13 of 16 people found the following review helpful
The English Patient,
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This review is from: The English Patient (Paperback)
Unfortunately I saw the film before I read the book, which I normally try to avoid - Though it was years ago I saw it, I still had Ralph Fiennes and Juliet Binoche in my minds eye. To my surprise, however, the film did not keep faithfully to the book, so I was still able to enjoy new things - For example, Count Almasy's romance with Katharine almost takes a back seat to Hana's life in the Italian villa and the story of Kip, the Sikh sapper. Caravaggio is not the menacing stranger we see in the film, but more of a tortured father figure trying to look after Hana as she slowly starts to recover from the war.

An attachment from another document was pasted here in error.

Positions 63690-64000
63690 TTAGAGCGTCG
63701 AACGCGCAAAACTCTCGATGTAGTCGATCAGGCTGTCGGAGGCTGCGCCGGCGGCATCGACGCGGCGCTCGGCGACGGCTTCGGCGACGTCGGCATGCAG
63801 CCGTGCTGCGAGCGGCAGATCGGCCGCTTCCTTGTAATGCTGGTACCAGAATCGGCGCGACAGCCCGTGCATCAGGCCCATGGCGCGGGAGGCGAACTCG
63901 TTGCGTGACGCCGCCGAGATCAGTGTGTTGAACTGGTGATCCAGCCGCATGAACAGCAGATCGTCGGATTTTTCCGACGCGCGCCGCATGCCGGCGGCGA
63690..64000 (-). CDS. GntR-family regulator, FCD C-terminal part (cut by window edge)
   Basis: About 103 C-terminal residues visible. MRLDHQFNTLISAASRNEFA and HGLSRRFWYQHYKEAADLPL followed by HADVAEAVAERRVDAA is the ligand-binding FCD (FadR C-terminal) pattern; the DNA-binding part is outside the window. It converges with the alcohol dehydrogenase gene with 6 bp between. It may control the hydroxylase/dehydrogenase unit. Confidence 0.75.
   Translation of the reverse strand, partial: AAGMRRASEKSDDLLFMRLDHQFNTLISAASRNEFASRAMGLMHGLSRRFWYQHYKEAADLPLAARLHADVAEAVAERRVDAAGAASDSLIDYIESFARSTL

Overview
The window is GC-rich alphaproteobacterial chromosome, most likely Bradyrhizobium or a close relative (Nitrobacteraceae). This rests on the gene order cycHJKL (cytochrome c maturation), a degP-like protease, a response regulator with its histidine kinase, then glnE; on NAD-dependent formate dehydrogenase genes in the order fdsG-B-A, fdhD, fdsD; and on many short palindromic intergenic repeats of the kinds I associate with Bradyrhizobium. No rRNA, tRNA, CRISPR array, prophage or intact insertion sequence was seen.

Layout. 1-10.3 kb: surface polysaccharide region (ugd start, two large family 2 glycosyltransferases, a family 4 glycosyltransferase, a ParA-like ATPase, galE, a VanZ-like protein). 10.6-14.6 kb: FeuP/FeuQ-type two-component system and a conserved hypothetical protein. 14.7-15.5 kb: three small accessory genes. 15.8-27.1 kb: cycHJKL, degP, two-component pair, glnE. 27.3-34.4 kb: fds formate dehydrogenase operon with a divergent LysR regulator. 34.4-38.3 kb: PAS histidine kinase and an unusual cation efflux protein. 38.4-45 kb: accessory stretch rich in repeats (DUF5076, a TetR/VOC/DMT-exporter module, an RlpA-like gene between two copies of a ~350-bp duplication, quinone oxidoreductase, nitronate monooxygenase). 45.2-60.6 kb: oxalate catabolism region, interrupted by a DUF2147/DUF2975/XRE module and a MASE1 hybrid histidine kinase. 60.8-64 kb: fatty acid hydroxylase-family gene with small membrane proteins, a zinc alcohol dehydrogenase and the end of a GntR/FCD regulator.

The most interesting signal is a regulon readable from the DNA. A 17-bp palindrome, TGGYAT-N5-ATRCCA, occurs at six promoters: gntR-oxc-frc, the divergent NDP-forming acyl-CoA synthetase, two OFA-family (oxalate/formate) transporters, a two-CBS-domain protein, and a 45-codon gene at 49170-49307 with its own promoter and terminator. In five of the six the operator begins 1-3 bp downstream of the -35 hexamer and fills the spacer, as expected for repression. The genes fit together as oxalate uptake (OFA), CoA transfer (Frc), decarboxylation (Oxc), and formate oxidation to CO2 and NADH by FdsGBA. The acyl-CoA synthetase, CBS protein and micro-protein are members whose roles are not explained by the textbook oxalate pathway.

The book it written in Ondaatje's signature style - poetic and atmospheric, slow and emotional. It is powerful and beautiful at the same time, an effect the lingers long after you close the book. The draw-back for me is that sometimes the emotional prose gets a little too flaky and hazy, a bit too dreamy and wandering. I sometimes even get the feeling he is trying too hard to achieve this intimate, rhythmic effect that the result is a little clumsy and contrived.
But without a doubt, this is a moving book about love, the disaster of war and the process of picking up the pieces afterwards. There are beautiful descriptions of the North African deserts and a small cast of vivid and believable characters which makes this book well worth the read.